Even before we were married, Ben and I enjoyed dreaming together about where we might live someday. Sometimes we explored the possibilities of different geographical locations, but more often we discussed the details of our future house. While we plotted ideal but realistic spaces for each of Ben’s many creative interests, I struggled to know what I would do in a room of my own.
I was a very imaginative child, but even from a young age I set impossible standards for the things I created. As I grew older, I took classes to teach me the “correct” way to create. I enjoyed art, writing, and music, but there was always someone better than me. I grew weary of feeling like a mediocre imitation of someone else.
After college, life was filled with expectations to meet—job interviews, performance reviews, housework, bills. I wanted something that was mine, with no one telling me what to do or how to do it. I didn’t fully realize it at the time, but as I struggled to find where I fit in the adult world, I needed a place where I felt free to experiment, make mistakes, and try again.
Simply the act of verbally setting aside space for me to create, even before Ben and I had the means to make it a physical reality, was powerful. The point wasn’t to be fair, making sure each of us occupied an equal allotment of square footage. Instead, it was about recognizing me as a creative being. We were investing in who I was and what I could create, without guaranteed results. My room was a gift of possibility, not something I had to earn. I was entrusted with resources before proving I would use them wisely and well.
Knowing I had space with no strings attached gave me permission to take my time and explore. I didn’t have to try to measure up to anyone else’s standards. I could rediscover my creativity my own way. Setting aside physical space to create gave me the internal space to start believing in my creativity again.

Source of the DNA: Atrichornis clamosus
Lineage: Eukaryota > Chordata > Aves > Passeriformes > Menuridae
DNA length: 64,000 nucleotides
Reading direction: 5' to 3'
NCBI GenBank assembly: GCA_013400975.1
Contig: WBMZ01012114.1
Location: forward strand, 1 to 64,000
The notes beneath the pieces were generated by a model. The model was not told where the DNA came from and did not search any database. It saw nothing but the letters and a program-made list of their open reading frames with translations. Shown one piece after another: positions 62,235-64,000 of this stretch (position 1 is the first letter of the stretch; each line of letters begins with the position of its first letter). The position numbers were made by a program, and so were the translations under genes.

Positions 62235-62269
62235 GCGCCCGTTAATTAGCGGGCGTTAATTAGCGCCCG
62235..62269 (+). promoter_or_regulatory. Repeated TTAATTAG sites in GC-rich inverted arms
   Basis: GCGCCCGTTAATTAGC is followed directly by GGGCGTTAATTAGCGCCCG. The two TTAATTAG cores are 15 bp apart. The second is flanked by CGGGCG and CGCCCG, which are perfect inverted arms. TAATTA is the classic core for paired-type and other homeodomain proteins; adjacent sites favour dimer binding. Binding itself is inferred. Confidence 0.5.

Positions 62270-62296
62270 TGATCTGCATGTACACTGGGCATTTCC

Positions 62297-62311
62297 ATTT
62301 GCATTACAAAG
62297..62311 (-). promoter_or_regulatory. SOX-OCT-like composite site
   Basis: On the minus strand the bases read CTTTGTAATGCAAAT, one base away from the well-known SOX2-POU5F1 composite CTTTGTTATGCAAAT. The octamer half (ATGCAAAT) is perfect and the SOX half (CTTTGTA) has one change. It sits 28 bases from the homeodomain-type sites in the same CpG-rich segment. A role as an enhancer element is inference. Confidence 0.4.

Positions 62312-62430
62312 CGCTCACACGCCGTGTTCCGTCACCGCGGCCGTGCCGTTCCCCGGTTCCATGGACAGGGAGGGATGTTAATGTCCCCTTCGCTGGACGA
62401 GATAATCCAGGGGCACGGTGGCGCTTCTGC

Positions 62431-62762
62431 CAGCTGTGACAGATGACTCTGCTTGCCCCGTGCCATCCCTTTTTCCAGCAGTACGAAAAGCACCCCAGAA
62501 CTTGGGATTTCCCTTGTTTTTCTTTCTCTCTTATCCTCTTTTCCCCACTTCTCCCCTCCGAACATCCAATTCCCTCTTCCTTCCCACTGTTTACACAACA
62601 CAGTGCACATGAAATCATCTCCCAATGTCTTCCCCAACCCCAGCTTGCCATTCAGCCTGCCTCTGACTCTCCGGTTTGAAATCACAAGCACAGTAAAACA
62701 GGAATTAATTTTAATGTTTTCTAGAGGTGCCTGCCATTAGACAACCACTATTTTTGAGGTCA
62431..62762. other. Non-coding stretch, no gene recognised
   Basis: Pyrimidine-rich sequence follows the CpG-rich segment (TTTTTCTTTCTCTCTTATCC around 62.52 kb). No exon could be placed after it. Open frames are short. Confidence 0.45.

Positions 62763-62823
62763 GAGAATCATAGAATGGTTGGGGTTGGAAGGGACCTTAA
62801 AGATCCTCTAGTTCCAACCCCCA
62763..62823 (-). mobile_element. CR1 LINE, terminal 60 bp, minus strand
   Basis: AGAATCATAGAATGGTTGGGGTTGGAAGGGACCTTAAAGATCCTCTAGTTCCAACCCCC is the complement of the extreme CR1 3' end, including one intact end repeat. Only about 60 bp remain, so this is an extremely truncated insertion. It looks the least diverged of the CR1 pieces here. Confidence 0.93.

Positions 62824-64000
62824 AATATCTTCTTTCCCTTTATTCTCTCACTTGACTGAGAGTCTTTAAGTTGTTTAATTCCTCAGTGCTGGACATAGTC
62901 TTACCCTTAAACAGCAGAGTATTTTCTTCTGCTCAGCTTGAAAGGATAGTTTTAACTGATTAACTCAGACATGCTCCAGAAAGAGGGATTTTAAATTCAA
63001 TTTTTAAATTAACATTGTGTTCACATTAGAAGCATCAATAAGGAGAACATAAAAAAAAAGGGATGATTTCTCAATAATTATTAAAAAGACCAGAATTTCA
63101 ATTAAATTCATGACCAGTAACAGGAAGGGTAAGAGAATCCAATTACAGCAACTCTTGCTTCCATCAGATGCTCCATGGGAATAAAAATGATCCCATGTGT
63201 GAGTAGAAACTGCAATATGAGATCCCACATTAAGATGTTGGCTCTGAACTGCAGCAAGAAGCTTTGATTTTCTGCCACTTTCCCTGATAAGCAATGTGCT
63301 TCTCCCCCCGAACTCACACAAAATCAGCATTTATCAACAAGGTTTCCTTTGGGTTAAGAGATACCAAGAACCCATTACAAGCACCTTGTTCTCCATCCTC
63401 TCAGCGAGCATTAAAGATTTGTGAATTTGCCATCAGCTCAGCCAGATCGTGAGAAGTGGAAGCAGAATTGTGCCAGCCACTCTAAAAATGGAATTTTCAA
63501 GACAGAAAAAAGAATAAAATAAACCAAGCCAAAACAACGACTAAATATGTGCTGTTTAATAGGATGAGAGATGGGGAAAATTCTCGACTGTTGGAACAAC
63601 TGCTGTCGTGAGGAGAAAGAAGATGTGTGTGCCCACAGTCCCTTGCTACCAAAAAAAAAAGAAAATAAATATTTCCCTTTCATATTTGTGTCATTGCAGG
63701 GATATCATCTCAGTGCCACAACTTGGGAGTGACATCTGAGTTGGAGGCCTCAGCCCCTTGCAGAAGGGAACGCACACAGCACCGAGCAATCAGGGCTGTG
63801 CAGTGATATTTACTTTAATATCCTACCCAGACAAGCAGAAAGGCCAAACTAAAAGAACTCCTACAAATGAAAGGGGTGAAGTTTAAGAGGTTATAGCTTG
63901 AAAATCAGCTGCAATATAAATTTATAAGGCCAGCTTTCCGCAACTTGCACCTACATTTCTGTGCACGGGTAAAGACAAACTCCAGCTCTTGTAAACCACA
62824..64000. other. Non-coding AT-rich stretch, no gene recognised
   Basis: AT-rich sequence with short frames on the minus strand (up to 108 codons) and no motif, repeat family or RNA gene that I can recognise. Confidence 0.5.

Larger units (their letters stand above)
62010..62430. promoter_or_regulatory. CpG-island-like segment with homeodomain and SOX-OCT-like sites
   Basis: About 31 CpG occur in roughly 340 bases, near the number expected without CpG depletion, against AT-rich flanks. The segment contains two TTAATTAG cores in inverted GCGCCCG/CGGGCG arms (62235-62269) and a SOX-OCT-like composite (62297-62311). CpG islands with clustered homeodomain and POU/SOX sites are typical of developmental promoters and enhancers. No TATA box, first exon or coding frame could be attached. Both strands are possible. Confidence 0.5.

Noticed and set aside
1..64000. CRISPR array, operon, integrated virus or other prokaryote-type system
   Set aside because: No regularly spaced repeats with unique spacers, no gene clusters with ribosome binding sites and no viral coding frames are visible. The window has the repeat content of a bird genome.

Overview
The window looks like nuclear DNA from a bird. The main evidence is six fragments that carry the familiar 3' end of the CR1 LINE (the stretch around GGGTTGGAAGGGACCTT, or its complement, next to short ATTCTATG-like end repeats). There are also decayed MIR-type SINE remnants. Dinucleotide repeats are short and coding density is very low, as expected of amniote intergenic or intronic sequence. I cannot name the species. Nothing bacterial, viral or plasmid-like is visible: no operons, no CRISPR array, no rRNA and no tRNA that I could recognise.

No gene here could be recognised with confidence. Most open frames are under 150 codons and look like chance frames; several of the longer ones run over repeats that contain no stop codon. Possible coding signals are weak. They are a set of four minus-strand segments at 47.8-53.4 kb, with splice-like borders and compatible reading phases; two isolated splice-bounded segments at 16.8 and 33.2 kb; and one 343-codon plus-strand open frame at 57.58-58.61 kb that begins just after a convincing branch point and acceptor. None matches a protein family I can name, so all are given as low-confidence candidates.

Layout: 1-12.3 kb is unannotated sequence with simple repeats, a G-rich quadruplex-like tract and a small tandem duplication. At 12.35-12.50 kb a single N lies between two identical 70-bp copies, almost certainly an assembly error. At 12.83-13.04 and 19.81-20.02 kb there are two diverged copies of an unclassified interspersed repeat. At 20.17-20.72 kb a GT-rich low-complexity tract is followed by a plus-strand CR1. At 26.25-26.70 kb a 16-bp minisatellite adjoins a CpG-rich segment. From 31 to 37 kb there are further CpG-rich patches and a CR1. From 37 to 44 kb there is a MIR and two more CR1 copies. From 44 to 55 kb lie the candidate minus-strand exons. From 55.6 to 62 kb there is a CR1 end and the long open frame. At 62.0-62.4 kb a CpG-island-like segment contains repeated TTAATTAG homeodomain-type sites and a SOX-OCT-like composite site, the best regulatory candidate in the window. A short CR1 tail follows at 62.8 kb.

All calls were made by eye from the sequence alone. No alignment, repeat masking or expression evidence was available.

In our 525 square foot newlywed apartment, we carved out slivers of creative space. Our bedroom was small, but it became more than a place for our bed and our clothes. Amidst Ben’s drawing easel, computers, and musical instruments, I found room for a sewing machine I purchased from a thrift store. Choosing a less common pastime relieved some of the pressure to perform, and, as a tall woman generally unimpressed with fashion trends, the possibility of making my own clothes appealed to me.
A heather gray pencil skirt was one of the first projects I tackled. I even sewed a back vent instead of just a slit, not realizing it was a more advanced option. I just preferred the way it looked. I didn’t have any sewing patterns and didn’t know how to use them anyway—I made things up as I went, cutting into a 25-cent piece of clearance fabric after examining a skirt I already owned. The resulting skirt isn’t fit to be worn in public—the seams are unfinished, the hem is crooked, and the zipper insertion is appalling—but it still makes me immensely proud.
When the time came to move from our first apartment into our first house, we only looked at homes with at least three bedrooms. Of course we needed somewhere to sleep, but we also wanted to finally each have a room of our own. The house we purchased was old and the bedrooms were small, but they were ours to arrange and use however we wanted—places to experiment freely without worrying about the mess. After the crowded drabness of our apartment, our house was full of character. Built in 1926 in a logging town, it had beautiful birdseye maple floors and decorative molding above the doors and windows. I painted the walls of my room a soothing mid-tone blue and furnished it with dumpster dives, free finds from Craigslist, and anything that made me smile.
It was hard to leave my room behind when we moved to a new city, but I still have a room of my own. For now we’re renting and I’m not allowed to paint the dingy white walls. Bits of thread and fabric beneath my sewing table tangle in the utilitarian brown carpet. But when I feed the coral colored satin and lace of the bridesmaids dresses I’m making for my sister’s wedding under the presser foot of my thrift store sewing machine, I feel completely at home.
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“A Room of My Own” is by Johanna Schram. Johanna feels most comfortable in places that are cozy and most alive in places that are spacious. Though the city changes, Wisconsin has always been the state she calls home. Johanna is learning to value wrestling with the questions over having all the answers. She craves community and believes in the connecting power of story. Johanna writes at her blog joRuth to help others know themselves and find freedom from the “shoulds” keeping them from a joyful, fulfilling life. She can be found on Twitter @joRuthS.
Thanks, Kristin! It’s so powerful to both be seen right where we are and given space and support to grow (without demands or expectations).
Johanna, I love so many things about this post, but especially this:
“The point wasn’t to be fair, making sure each of us occupied an equal allotment of square footage. Instead, it was about recognizing me as a creative being. We were investing in who I was and what I could create, without guaranteed results.”
It says many important things about the grace we need to give ourselves and one another—especially in marriage.